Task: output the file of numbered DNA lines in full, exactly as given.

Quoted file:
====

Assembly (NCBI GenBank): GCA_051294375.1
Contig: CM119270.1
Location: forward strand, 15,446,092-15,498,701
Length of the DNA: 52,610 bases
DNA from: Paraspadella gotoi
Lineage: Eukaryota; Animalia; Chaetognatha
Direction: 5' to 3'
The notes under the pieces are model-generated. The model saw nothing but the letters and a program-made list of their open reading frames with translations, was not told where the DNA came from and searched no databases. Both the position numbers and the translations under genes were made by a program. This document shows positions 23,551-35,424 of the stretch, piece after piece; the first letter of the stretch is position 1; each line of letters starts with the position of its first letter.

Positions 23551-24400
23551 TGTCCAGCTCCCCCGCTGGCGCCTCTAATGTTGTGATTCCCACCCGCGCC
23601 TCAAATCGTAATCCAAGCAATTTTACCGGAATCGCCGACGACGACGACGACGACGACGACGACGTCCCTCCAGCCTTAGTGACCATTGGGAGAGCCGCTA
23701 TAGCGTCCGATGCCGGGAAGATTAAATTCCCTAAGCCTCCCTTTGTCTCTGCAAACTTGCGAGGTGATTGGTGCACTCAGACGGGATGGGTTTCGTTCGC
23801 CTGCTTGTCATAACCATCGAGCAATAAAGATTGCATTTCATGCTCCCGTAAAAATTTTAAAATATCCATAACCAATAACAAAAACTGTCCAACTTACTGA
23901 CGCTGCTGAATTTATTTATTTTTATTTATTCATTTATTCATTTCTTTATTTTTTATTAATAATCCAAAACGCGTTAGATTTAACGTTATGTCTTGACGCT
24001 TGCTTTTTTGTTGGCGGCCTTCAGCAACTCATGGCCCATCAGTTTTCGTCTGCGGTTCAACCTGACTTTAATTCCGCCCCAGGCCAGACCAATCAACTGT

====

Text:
Assembly (NCBI GenBank): GCA_051294375.1
Contig: CM119270.1
Location: forward strand, 15,446,092-15,498,701
Length of the DNA: 52,610 bases
DNA from: Paraspadella gotoi
Lineage: Eukaryota; Animalia; Chaetognatha
Direction: 5' to 3'
The notes under the pieces are model-generated. The model saw nothing but the letters and a program-made list of their open reading frames with translations, was not told where the DNA came from and searched no databases. Both the position numbers and the translations under genes were made by a program. This document shows positions 23,551-35,424 of the stretch, piece after piece; the first letter of the stretch is position 1; each line of letters starts with the position of its first letter.

Positions 23551-24400
23551 TGTCCAGCTCCCCCGCTGGCGCCTCTAATGTTGTGATTCCCACCCGCGCC
23601 TCAAATCGTAATCCAAGCAATTTTACCGGAATCGCCGACGACGACGACGACGACGACGACGACGTCCCTCCAGCCTTAGTGACCATTGGGAGAGCCGCTA
23701 TAGCGTCCGATGCCGGGAAGATTAAATTCCCTAAGCCTCCCTTTGTCTCTGCAAACTTGCGAGGTGATTGGTGCACTCAGACGGGATGGGTTTCGTTCGC
23801 CTGCTTGTCATAACCATCGAGCAATAAAGATTGCATTTCATGCTCCCGTAAAAATTTTAAAATATCCATAACCAATAACAAAAACTGTCCAACTTACTGA
23901 CGCTGCTGAATTTATTTATTTTTATTTATTCATTTATTCATTTCTTTATTTTTTATTAATAATCCAAAACGCGTTAGATTTAACGTTATGTCTTGACGCT
24001 TGCTTTTTTGTTGGCGGCCTTCAGCAACTCATGGCCCATCAGTTTTCGTCTGCGGTTCAACCTGACTTTAATTCCGCCCCAGGCCAGACCAATCAACTGT